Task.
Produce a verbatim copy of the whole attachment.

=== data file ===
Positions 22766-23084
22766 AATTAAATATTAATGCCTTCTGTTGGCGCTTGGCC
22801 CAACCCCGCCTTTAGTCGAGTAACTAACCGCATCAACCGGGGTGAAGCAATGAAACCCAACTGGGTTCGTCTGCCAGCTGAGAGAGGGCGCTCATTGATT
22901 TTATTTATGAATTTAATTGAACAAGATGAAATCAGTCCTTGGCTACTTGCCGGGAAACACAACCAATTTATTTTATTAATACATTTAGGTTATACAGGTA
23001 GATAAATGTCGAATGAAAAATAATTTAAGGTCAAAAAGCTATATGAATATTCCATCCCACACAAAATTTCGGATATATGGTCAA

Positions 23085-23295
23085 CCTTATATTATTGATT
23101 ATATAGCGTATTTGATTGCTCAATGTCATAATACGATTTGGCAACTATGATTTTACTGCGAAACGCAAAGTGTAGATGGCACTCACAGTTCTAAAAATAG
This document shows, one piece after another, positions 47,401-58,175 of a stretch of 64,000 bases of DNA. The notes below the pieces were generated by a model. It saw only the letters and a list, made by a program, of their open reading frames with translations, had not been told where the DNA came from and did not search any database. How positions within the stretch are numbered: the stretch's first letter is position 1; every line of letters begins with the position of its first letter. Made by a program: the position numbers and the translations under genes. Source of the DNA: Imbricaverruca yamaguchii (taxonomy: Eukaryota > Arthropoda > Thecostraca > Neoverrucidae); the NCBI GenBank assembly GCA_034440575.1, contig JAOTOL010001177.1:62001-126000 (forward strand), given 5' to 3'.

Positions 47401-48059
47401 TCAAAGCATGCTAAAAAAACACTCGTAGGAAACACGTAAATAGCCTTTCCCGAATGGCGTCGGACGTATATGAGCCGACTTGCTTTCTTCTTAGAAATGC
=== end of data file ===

Positions 22766-23084
22766 AATTAAATATTAATGCCTTCTGTTGGCGCTTGGCC
22801 CAACCCCGCCTTTAGTCGAGTAACTAACCGCATCAACCGGGGTGAAGCAATGAAACCCAACTGGGTTCGTCTGCCAGCTGAGAGAGGGCGCTCATTGATT
22901 TTATTTATGAATTTAATTGAACAAGATGAAATCAGTCCTTGGCTACTTGCCGGGAAACACAACCAATTTATTTTATTAATACATTTAGGTTATACAGGTA
23001 GATAAATGTCGAATGAAAAATAATTTAAGGTCAAAAAGCTATATGAATATTCCATCCCACACAAAATTTCGGATATATGGTCAA

Positions 23085-23295
23085 CCTTATATTATTGATT
23101 ATATAGCGTATTTGATTGCTCAATGTCATAATACGATTTGGCAACTATGATTTTACTGCGAAACGCAAAGTGTAGATGGCACTCACAGTTCTAAAAATAG
This document shows, one piece after another, positions 47,401-58,175 of a stretch of 64,000 bases of DNA. The notes below the pieces were generated by a model. It saw only the letters and a list, made by a program, of their open reading frames with translations, had not been told where the DNA came from and did not search any database. How positions within the stretch are numbered: the stretch's first letter is position 1; every line of letters begins with the position of its first letter. Made by a program: the position numbers and the translations under genes. Source of the DNA: Imbricaverruca yamaguchii (taxonomy: Eukaryota > Arthropoda > Thecostraca > Neoverrucidae); the NCBI GenBank assembly GCA_034440575.1, contig JAOTOL010001177.1:62001-126000 (forward strand), given 5' to 3'.

Positions 47401-48059
47401 TCAAAGCATGCTAAAAAAACACTCGTAGGAAACACGTAAATAGCCTTTCCCGAATGGCGTCGGACGTATATGAGCCGACTTGCTTTCTTCTTAGAAATGC